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About CNS Lymphoma

Central nervous system (CNS) lymphoma is a condition in which malignant cells are present in the lymph tissue of the brain and/or spinal cord. Treatment for CNS lymphoma generally does not include surgery. Instead, nonsurgical treatments, namely corticosteroids, chemotherapy and/or whole-brain radiation therapy, are used to treat CNS lymphoma.

Lymphoma designates a group of cancers that arise from white blood cells called lymphocytes. Because lymphocytes travel in the blood and lymph tissue and pass in and out of the CNS, lymphoma too can develop in various places in the body, including the CNS. CNS lymphoma is an aggressive type of lymphoma.

CNS lymphoma comes in two forms, depending on the origin of the tumor, and can produce single or multiple growths.

  • Primary CNS lymphoma originates in the lymph tissue of the brain or spinal cord.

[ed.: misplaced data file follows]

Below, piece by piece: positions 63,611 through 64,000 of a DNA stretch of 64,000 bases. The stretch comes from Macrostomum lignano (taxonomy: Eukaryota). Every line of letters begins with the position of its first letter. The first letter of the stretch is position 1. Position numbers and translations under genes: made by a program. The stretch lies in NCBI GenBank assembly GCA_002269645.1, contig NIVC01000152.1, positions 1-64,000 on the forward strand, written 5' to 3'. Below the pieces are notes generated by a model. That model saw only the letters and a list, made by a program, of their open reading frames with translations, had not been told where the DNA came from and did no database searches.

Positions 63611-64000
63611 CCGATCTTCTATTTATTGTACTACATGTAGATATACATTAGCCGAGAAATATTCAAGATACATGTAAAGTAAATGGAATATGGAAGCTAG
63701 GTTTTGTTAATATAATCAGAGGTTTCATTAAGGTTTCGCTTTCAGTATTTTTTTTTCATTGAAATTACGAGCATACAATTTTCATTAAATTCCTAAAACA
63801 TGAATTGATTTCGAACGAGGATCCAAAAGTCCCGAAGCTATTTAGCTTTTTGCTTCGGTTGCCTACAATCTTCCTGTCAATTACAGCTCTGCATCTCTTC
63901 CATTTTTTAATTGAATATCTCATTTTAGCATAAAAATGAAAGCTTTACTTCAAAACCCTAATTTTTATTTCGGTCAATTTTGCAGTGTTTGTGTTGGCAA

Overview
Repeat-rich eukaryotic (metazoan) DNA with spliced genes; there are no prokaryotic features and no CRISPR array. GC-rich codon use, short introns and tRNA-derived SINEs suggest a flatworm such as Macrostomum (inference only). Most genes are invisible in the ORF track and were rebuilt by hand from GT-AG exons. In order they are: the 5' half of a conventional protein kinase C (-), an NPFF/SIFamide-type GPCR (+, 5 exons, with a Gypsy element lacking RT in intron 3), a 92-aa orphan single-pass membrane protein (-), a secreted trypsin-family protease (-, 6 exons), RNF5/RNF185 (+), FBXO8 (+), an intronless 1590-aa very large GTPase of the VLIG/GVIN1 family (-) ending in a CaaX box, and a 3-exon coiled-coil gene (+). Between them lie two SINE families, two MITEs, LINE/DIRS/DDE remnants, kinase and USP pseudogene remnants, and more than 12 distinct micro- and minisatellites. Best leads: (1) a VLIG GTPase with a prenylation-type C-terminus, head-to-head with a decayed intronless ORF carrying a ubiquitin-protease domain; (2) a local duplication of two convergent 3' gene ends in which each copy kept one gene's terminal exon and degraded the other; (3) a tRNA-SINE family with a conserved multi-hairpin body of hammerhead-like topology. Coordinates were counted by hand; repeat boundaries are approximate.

• Secondary CNS lymphoma originates in lymph tissue outside of the CNS and then metastasizes to the CNS.

Primary and secondary CNS lymphoma are both very rare, with primary CNS lymphoma making up only about 2 to 3 percent of primary brain tumors.

CNS lymphoma can be found in the cerebrum, leptomeninges, eyes and, very rarely, the spinal cord.

Treatment for CNS lymphoma does not aim to cure the disease—unfortunately, no available treatments can cure the disease. Instead, the goals of treatment are to extend life and improve quality of life.

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